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Potential Consequences of Violating Probation

April 14, 2015

Probation is a common alternative to incarceration that is available to individuals who meet the criteria. Instead of going to jail or prison, people placed under probation supervision can live at home provided they satisfy certain terms. These terms often include refraining from drug use, going to school, finding employment, and obeying the law. If you violate the terms of your probation, you could face some serious consequences.

Longer Probation

The longer you honor the terms of your probation, the sooner your probation period will be over. It’s not uncommon for judges to order additional probation in the event of a violation. Trying to cheat on your probation will only cause more distress in the long run.

Additional Terms

Most of the time, probation comes with a considerable number of terms, including going to school and finding gainful employment. If you do not responsibly honor those terms, the judge may add a few more terms. For example, using drugs during probation may lead to the additional requirement of drug treatment.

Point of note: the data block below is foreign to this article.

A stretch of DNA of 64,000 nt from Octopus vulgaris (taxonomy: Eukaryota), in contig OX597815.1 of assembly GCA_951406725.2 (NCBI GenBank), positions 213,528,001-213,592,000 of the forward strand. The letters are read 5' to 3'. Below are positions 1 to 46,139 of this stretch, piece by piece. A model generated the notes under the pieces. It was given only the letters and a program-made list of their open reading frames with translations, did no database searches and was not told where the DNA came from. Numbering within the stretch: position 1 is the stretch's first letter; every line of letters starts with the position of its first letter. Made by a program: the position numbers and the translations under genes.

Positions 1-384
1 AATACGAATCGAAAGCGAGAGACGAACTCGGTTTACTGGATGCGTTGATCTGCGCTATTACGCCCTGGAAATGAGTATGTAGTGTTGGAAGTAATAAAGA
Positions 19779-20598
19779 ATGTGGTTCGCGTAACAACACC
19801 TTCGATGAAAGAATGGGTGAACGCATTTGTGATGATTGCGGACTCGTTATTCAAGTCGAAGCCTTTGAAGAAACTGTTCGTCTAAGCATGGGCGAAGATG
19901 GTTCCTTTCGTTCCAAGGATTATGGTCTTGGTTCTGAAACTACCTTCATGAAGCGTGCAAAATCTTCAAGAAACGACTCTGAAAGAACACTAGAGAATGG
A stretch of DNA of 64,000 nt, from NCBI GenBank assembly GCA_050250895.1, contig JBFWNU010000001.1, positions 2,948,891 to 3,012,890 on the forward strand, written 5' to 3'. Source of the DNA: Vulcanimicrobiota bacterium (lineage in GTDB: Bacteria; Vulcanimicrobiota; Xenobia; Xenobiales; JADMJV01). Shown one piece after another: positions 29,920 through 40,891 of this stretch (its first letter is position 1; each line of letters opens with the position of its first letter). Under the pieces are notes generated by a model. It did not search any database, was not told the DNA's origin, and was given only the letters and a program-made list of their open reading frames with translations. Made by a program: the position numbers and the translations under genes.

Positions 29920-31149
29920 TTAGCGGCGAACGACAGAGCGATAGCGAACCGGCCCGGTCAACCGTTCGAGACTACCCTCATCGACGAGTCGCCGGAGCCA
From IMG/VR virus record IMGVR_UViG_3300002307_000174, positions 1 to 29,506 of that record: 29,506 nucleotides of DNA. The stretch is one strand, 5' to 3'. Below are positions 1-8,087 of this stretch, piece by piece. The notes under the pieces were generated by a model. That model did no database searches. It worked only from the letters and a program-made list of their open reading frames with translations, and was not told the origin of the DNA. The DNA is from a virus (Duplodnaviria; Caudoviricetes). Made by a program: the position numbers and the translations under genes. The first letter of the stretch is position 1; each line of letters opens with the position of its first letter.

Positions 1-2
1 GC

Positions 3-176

Home Detention

If you commit another crime while on probation, or otherwise prove that you are unfit to engage in civil society, the judge may order that you serve the rest of your probation term at home. You may be forced to wear a GPS device that tracks your position and alerts the authorities if you stray from home.

Jail Time

The most serious probation violations result in incarceration. Depending on the nature of the violation, you may have to spend the rest of your probation term in jail or prison, or even have your total punishment time extended.

If you believe that you are unfairly accused of violating the terms of your probation, reach out to criminal defense attorney Janet Altschuler. Janet Altschuler has more than 17 years of experience representing the interests of Tucson residents, and she’ll gladly argue on your behalf.